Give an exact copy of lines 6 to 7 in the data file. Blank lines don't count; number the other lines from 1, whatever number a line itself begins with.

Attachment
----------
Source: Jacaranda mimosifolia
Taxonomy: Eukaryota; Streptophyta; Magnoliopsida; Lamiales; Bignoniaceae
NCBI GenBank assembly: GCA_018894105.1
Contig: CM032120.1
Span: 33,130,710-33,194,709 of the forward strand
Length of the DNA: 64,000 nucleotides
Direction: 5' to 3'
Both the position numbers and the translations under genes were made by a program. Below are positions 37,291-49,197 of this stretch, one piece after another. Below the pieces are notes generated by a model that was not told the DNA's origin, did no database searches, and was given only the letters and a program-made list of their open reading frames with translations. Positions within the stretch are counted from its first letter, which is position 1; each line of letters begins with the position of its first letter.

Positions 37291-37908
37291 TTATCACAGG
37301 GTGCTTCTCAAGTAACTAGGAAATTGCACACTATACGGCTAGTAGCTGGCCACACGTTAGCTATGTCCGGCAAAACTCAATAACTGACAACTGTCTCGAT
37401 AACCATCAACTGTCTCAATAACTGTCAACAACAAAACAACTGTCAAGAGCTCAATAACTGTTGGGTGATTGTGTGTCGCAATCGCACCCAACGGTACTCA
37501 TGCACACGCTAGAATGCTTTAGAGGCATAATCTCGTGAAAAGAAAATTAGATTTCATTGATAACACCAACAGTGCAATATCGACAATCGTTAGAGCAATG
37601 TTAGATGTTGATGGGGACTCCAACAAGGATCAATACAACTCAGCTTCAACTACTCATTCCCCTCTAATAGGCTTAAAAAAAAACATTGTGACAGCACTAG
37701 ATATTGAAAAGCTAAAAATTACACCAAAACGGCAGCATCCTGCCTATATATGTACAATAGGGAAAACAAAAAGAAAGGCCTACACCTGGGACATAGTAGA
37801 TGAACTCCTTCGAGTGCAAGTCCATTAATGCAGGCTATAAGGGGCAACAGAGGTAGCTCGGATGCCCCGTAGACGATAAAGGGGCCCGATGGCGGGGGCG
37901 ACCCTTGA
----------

Length of the DNA: 64,000 nucleotides
Direction: 5' to 3'